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'Recycled Orchestra' Turns Trash into Music

04-16-2015
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CATEURA, Paraguay --The young musicians in this story have performed around the world. They've even met European royalty. Yet they live in a garbage dump in South America!

Their secret? A visionary director who has taught them to turn trash into treasure.

Cateura, located on the outskirts of Asuncion in Paraguay, is a community formed around the landfill. Most people here make their living by selling plastic bottles or anything they can recycle from garbage. There is trash everywhere, and poverty and lack of education are a bad combination for the future of its inhabitants - mainly children and young people who are prone to delinquency and drugs.

But for the past six years, a light of hope has been shining in Cateura through music.

It's the Recycled Orchestra. It got that name because all the instruments these kids play are made with materials found in the trash. Old water pipes become saxophones. Forks, knives, spoons and coins become the keys. Cans and bake trays are used to make violins, and percussion drums are made with X-rays and wooden pallets or trash cans.

It all started with an idea of an environmental technician and music teacher to take children out of the streets and out of the landfill. Favio Chávez, who used to be the choirmaster of his church, directs this innovative project.

"This is a social project that uses music as a catalyst," Chávez explained. "We are working intensively with many families and many children. We propose a life change, projected into the future. This is a mission. I feel God's presence. I believe things happen according to His plans."

This mission was also possible thanks to the help of Nicolás Gómez, a trash picker, now turned into a luthier. From the beginning he was in charge of finding the materials to manufacture the musical instruments.

According to Gómez, "Garbage is not garbage. If you have creative ideas, you can do anything with garbage."

"I think we have to be grateful for the gifts we have received," added Chávez.  "We must be responsible because those gifts should serve others, too. It's like what the Bible says:You can't hide a light under the table. The light has to be where it can illuminate everyone."

And the orchestra is illuminating Cateura. Until a couple of years ago, no one had ever heard of this place. But all that changed thanks to the trailer of a documentary film that is now being released: "Landfill Harmonic."

In recent years, The Recycled Orchestra has been invited to perform concerts worldwide. It has received awards from the Royal Crowns of the Netherlands and Spain. Favio Chávez and the children of Cateura have given lectures at the famous TED conferences, and they are inspiring millions.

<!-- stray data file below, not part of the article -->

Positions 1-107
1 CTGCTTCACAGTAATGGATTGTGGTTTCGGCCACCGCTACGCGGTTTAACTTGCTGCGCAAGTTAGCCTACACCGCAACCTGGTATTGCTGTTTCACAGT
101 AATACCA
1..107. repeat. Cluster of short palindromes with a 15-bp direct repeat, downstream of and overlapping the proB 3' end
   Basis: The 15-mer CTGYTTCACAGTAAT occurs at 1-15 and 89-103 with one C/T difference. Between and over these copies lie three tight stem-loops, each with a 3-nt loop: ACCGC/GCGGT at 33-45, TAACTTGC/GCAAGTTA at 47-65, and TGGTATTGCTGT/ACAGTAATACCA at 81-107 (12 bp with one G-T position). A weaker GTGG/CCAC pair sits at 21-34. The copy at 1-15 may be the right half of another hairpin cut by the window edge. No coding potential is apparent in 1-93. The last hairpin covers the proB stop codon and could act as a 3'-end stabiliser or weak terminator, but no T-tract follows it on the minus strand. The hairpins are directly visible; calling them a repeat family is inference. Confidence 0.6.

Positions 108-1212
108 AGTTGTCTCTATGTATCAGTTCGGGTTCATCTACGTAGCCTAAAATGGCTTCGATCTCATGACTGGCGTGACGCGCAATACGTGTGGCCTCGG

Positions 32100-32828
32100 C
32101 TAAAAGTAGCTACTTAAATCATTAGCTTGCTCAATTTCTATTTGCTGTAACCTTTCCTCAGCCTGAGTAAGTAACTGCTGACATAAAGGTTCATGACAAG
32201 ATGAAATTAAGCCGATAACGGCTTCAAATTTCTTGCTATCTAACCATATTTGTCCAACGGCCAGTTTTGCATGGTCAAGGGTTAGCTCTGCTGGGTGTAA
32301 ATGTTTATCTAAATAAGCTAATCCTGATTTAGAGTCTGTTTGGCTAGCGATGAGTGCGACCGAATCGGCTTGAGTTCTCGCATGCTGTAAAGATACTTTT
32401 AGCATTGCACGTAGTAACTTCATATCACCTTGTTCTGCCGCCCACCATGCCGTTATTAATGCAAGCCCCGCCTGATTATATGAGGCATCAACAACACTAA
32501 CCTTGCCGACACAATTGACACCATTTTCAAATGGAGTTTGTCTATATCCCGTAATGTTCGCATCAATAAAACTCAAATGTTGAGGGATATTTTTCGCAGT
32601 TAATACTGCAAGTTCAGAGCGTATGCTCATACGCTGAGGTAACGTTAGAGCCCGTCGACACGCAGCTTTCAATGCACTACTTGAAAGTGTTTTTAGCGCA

One of the young musicians, Estela Mary Leon, remembers Chávez's maxim: "Having nothing is not an excuse for doing nothing. And what we're doing is an example of that," she said.

"I realize that I have nothing to envy because everything happens for a reason, and I know this is all God's work," she added.

Andrés Riveros is 20 years old and has been in the orchestra since he was 17. He has traveled to more than 20 countries for the concerts, but he dreams of staying in Cateura the rest of his life to transform it and make it a model community.

"Traveling around the world opens your mind and makes you think: Why can't our country be like that? Why can't our community be like that?" Andres said.

"Some people are born with everything. Others are not," he continued. "But everyone has to make progress in their own way. This is ours, with music, with recycling. Maybe we are changing part of our society and the mentality of our own people ".

In slums like Cateura, even houses are made from recycled garbage. A normal violin would cost more than a house. But here, the impossible becomes possible, and the music that comes from recycled instruments is not only giving hope to the children of this community in Paraguay, but also around the world.

Following Paraguay's example, in 2014 a recycled orchestra was created in Spain, and it already has 50 children that were at risk of social exclusion. This is the first of several projects that are being inspired by Cateura.

Thanks to their hard work and the concerts these kids give, they were able to buy a property where they are now building the largest conservatory in the area.

With 20 classrooms to accommodate the 200 children that already attend the music school and an amphitheater for 300 people, it will also function as a community center, with free crafts classes for all the residents of Cateura.  They are also providing scholarships, so all the students have the opportunity to go to college.

"The solution is not to run away from a place," Chávez said. "The solution is to change the place. You have to have projects first, and then resources will come. It's ideas that change the world."

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